At ‘Match Day,’ Thomas Jefferson med students learn their futures in person — for the first time since the pandemic
At Thomas Jefferson and the nation's other medical schools, Match Day is a rite of passage during which soon-to-be graduates find out where they will be doing their residency — their hospital 'match.'
David Wilson didn’t want to say where he hoped to be working as a doctor, but the Thomas Jefferson University medical school student was willing to say this about his No. 1 choice: “It’s whatever is in the envelope.”
Friday was “Match Day” at Jefferson and the nation’s other 155 accredited medical schools, a rite of passage during which soon-to-be graduates open envelopes and find out where they will be doing their residencies — their hospital “match.” It’s a competitive process, and for the last two years, students haven’t been able to gather to celebrate the result because of the pandemic. Last year, the ceremony was held via Zoom, and the March before that, in 2020, the world was nearly at a standstill.
But on Friday, champagne flowed. Flowers and balloons were in abundance. Students were joined by parents, siblings, and friends, and shouts of joy — albeit through masks — were in the air.
“I’m going to Cincinnati!” Wilson, 28, of Ventnor, N.J., yelled as he ripped open his envelope and hugged his mother.
That’s the University of Cincinnati, where he will pursue his specialty, emergency medicine. The university has the distinction of being the oldest residency program in emergency management in the country, founded in 1970.
“It happens to really be my No. 1 choice,” he said, pulling a University of Cincinnati mug from a bag and pouring into it a Miller Lite.
He said he suspected — and hoped — he might get in there. But he had a couple other props from other schools among his choices in the bag, too. Just in case.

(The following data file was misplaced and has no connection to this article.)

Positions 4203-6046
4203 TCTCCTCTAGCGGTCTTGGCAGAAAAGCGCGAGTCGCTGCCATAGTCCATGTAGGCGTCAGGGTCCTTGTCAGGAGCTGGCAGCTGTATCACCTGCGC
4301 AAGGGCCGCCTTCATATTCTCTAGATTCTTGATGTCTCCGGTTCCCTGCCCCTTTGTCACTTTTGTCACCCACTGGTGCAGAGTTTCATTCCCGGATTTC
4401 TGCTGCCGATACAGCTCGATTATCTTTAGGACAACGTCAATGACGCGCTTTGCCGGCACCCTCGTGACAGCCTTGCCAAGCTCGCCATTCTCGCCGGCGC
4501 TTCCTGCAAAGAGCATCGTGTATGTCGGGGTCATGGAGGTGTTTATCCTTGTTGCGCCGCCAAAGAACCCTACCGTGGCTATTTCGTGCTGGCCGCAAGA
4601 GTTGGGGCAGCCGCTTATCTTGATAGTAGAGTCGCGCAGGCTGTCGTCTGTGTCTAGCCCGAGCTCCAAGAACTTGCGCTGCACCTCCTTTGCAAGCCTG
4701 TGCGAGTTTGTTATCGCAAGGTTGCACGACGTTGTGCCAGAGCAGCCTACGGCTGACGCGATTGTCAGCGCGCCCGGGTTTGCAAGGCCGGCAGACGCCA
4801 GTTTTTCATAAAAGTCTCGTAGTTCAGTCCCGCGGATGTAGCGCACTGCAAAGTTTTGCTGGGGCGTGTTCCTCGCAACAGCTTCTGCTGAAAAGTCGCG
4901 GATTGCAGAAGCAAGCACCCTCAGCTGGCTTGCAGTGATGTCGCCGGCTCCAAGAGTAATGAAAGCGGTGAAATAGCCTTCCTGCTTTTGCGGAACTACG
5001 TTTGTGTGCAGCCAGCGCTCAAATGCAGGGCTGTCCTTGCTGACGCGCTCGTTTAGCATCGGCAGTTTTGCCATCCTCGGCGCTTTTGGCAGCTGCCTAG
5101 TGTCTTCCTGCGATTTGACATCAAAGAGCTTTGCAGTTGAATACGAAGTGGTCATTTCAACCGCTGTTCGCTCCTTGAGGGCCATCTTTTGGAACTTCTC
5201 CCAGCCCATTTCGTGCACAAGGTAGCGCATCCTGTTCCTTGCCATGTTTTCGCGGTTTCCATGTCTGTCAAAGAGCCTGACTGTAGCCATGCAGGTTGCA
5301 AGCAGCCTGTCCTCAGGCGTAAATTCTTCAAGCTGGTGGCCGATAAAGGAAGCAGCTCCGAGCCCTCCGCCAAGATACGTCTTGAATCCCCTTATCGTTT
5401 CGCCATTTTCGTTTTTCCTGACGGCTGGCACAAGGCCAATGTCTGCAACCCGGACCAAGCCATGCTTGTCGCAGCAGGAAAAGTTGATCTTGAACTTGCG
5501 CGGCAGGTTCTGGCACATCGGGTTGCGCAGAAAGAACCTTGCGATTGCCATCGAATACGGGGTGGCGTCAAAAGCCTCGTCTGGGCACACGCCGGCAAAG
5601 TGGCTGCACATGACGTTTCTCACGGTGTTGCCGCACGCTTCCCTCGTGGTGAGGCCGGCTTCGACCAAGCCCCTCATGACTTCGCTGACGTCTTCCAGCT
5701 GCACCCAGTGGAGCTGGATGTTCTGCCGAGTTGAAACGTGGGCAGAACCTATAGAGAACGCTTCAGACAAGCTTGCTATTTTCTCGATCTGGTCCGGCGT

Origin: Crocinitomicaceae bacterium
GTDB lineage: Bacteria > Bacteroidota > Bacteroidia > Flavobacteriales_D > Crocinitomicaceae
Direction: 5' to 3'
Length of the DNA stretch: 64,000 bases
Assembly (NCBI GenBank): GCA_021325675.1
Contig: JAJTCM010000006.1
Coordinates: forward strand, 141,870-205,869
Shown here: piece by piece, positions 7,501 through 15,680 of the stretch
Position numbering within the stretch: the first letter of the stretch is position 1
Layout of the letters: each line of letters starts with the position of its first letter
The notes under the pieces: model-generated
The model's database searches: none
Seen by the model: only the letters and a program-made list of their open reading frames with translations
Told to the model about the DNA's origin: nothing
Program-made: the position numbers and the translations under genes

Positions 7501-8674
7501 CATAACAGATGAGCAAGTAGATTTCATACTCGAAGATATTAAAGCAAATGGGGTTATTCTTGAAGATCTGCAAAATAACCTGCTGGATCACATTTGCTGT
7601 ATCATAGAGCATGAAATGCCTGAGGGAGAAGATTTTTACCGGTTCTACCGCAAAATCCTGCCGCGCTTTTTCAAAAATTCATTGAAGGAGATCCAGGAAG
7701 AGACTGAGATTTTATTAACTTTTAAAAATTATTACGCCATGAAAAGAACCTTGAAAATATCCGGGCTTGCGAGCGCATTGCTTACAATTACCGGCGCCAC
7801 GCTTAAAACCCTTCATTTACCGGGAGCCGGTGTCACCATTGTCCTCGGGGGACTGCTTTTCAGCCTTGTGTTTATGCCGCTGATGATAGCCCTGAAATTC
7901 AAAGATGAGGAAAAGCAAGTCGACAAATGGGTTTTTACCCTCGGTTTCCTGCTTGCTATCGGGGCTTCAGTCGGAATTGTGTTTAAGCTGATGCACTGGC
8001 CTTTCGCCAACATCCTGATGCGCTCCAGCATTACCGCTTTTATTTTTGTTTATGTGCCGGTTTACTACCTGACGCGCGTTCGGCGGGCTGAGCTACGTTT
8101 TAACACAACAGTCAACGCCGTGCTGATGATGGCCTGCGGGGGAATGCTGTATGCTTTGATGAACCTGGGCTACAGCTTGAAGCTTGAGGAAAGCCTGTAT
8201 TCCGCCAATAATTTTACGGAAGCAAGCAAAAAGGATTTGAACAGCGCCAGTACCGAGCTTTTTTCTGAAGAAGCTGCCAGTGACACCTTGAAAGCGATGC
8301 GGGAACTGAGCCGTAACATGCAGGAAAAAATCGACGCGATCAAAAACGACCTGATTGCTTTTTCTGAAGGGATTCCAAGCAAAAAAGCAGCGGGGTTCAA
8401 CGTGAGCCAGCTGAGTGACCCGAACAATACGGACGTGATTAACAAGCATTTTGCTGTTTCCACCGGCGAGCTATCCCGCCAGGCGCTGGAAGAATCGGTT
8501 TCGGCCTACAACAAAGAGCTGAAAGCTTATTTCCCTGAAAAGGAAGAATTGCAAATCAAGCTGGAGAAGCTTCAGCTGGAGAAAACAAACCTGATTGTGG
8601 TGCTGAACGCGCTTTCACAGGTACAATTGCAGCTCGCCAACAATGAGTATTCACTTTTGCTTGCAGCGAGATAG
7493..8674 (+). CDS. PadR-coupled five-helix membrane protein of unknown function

Mark Tykocinski, Jefferson provost and medical school dean, stood among several hundred students and family members as the revelry unfolded.
“This is coming back to life,” he said. “You look at the energy and the positivity. These are the students who have overcome a pandemic themselves and they’re going on to do great things.”
The 259 Jefferson students — one of the largest medical school classes in the country — were just about to begin their clinical rotations and practice as doctors for the first time when the virus brought the world to a standstill.
“There was a period when we were just sitting at home, waiting for the next steps, and that was very stressful,” said Sarah Stuccio, 28, of Pittston, whose specialty is neurology.
Students eventually began their clinical work as hospitals adjusted.
“Basically all of our clinical experience has been in a masked-up world,” Wilson said.
Wayne Bond Lau, a Thomas Jefferson emergency physician and assistant dean of student affairs, said students definitely missed out on some rotations as people with other medical problems did not come to the hospital in the earlier months of the pandemic.
“For a time period, we weren’t seeing a lot of patients with heart or GI issues, because everybody was here with COVID,” he said. “I think that has an impact. What it means is still yet to be seen. But I can tell you that everybody here is very cognizant of that, and our teachers are top notch. They’ve really done their very best to make sure students have a balanced experience for the benefit of their patients.”
Students also saw how the virus highlighted the importance of medicine, perhaps like never before.
“The stakes are higher in medicine now with the pandemic,” Stuccio said. “Being able to get in on the first floor of it, at least for me, made it a more meaningful experience.”
Stuccio learned she was among the 28% of students who matched with Jefferson.
“I’m so excited that I get to stay at an institution that I really love,” she said. “Philadelphia is like a great city, so I’m happy to be staying.”
Rosetta Campbell, 32, who is from Mississippi, said she was happy to learn she would be moving closer to home. She matched with the University of South Alabama for her specialty, pathology.
She and her mother, Carla Williams, gripped each other’s hands in celebration.
“I’m so proud of her,” Williams said.
Williams used to work as a medical technologist in the pathology department at the University of Mississippi Medical Center and took her daughter to work sometimes.
“That’s where she fell in love,” Williams said. “It’s always been her dream.”
More than 40% of the class — the highest percentage — is going into primary care, including Toni Okuboyejo, 25, who was born in Houston but has gone back and forth between Nigeria, where she also has family, and the United States.
Okuboyejo said she has wanted to be a doctor, like her father, since she was 10. Before she opened her envelope, she said she was hoping to stay on the East Coast.
She got her wish. She matched with Jefferson.
“I’m excited for the future of medicine,” she said, “and just to see where my career will go.”